While an emperor has not visited the shrine since 1978, Japanese politicians, including Japanese Prime Ministers and other Japanese Cabinet members, have caused considerable controversy by visiting Yasukuni. Prime Minister Junichiro Koizumi was one of the most outspoken and controversial visitors. On October 17, 2005, for example, Koizumi visited the shrine for the fifth time since taking office. Although he claimed that his visit was a private affair, it came only days before Japanese Foreign Minister Nobutaka Machimura was scheduled to visit Chinese officials in Beijing to strengthen Sino-Japanese relations. Considering the shrine a glorification of Japan's past military aggression, the People's Republic of China responded by canceling the scheduled visit.

Koizumi's annual visits to Yasukuni continued to draw criticism from around the world. During the 2005 APEC summit in Busan, South Korea, Chinese Foreign Minister Li Zhaoxing likened Koizumi's visits to "German leaders [visiting] (memorials) related to Hitler and Nazis. In 2006, Henry Hyde, chairman of the United States House Committee on Foreign Affairs, stated that Koizumi would embarrass the United States Congress and offend American veterans of World War II if he were to give a Congressional speech after making another visit to Yasukuni.

Koizumi's expected successor, Shinzo Abe, had visited the shrine in April 2006 before he took office. Although this visit concerned both Chinese and South Korean governments, Abe remained vague as to whether he had visited or would visit the shrine in the future. Subsequent events have led some to suggest that a compromise on the issue was reached with China. Abe publicly supported his predecessor's visits to the shrine, but he did not visit the shrine during his term as prime minister.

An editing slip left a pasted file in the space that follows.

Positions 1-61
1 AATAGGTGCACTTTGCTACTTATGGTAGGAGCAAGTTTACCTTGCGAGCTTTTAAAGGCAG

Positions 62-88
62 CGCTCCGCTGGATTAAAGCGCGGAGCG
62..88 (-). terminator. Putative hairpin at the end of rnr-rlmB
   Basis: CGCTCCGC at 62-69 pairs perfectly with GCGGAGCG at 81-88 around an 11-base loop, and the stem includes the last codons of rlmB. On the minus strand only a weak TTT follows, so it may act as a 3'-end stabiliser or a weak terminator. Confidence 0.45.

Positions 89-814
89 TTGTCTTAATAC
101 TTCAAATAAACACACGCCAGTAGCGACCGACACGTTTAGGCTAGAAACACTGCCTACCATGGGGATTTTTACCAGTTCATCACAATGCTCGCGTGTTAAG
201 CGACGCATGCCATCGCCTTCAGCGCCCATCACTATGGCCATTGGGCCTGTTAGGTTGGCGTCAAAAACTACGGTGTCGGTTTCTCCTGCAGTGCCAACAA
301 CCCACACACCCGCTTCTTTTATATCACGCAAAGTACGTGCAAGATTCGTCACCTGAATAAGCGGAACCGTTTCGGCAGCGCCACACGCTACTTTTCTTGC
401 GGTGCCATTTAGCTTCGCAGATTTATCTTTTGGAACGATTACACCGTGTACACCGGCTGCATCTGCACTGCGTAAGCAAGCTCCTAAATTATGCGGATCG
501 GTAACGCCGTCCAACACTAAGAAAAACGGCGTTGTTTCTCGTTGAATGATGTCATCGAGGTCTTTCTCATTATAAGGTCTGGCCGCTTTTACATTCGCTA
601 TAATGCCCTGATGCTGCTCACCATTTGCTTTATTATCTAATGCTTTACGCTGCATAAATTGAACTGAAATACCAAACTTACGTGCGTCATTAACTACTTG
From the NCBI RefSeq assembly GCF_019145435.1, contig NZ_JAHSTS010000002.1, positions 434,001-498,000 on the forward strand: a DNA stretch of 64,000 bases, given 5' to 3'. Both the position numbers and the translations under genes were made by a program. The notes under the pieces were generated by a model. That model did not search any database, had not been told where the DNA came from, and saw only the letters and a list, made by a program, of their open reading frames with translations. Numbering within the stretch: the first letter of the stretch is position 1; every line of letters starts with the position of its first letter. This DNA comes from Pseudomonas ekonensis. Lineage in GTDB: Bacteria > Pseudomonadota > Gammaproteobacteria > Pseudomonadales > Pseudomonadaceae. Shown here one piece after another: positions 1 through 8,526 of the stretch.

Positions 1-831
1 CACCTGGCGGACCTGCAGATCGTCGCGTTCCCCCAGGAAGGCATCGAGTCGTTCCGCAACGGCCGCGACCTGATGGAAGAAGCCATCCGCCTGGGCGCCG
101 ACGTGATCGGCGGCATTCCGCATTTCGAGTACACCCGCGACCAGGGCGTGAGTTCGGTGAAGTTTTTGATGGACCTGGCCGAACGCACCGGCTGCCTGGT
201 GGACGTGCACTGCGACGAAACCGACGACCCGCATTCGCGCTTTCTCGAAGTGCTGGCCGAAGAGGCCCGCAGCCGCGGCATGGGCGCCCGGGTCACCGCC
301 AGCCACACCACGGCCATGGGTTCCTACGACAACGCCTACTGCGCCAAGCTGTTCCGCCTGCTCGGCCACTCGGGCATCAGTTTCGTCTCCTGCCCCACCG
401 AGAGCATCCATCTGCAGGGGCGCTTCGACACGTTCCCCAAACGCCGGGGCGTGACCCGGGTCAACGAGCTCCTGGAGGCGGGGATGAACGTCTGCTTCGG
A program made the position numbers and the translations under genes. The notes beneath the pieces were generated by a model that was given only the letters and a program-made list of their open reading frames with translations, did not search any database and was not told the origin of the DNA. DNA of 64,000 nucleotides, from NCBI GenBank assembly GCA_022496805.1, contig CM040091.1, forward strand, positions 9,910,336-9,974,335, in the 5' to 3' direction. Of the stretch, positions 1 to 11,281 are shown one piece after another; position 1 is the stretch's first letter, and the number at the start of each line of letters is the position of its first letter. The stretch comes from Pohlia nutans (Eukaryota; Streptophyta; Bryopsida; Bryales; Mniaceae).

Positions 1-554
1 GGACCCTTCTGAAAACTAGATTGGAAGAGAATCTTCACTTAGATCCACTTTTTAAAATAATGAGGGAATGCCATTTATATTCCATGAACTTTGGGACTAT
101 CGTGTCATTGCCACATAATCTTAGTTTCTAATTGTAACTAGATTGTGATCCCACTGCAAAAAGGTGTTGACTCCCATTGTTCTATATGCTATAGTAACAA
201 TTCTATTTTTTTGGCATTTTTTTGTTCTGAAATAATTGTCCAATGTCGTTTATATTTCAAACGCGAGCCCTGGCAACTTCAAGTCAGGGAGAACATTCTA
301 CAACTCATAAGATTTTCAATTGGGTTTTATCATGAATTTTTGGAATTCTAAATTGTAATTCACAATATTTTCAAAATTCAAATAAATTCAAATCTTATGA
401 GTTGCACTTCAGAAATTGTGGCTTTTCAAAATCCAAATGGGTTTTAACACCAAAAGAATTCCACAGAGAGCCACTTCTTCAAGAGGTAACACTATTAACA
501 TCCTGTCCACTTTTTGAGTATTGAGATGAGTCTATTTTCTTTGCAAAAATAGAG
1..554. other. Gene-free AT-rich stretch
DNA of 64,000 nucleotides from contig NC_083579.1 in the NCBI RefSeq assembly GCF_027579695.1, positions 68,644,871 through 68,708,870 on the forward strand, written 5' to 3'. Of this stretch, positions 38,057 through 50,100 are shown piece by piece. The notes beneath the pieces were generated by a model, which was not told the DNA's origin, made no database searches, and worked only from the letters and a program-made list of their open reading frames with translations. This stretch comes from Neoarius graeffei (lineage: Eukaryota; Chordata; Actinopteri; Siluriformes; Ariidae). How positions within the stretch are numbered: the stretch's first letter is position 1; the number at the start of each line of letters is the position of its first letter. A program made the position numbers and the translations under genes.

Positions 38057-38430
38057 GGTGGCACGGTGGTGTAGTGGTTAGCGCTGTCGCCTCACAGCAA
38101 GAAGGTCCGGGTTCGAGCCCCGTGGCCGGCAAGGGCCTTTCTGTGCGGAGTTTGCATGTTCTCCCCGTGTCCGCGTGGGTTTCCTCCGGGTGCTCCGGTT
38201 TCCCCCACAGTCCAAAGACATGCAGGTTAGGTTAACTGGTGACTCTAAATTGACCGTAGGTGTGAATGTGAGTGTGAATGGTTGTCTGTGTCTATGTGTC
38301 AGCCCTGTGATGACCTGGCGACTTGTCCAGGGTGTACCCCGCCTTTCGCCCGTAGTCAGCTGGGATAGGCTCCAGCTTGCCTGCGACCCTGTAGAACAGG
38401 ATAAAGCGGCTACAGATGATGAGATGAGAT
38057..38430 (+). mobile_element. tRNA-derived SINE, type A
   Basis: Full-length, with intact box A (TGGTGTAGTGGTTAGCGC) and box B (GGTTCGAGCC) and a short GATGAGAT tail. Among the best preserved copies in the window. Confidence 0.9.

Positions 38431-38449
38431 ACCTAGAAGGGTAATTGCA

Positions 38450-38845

On June 7, 2007 former President of the Republic of China Lee Teng-hui visited the Shrine to pay tribute to his older brother died in the Japanese Imperial Navy, he too volunteered as a Japanese Imperial Army officer.

The former Prime Minister Yasuo Fukuda vowed never to visit the shrine, a commitment applauded by Japan's Asian neighbors. Fukuda's open political opposition to the shrine has helped improve relations with China, and North and South Korea. Other politicians have continued to visit the shrine; a group of 62 Diet members from the Liberal Democratic Party and the People's New Party, including former farm minister Shimamura and Eriko Yamatani, a special adviser to prime minister Fukuda, visited the shrine on 22 April 2008.

Precinct

There are a multitude of facilities within the 6.25 hectare grounds of the shrine, as well as several structures along the 4 hectare causeway. Though other shrines in Japan also occupy large areas, Yasukuni is different because of its recent historical connections. The Yūshūkan museum and several bronze statues are just a few of the features that differentiate Yasukuni from other Shinto shrines. The following lists describe many of these facilities and structures.

Shrine structures

On the shrine grounds, there are several important religious structures. The shrine's haiden, Yasukuni's main prayer hall where worshipers come to pray, was originally built in 1901 in order to allow patrons to pay their respects and offer money. This building's roof was renovated in 1989. The white screens hanging off the ceiling are changed to purple ones on ceremonial occasions.

The honden is the main shrine where Yasukuni's enshrined kami reside. Built in 1872 and refurbished in 1989, it is where the shrine's priests perform Shinto rituals. The building is generally closed to the public.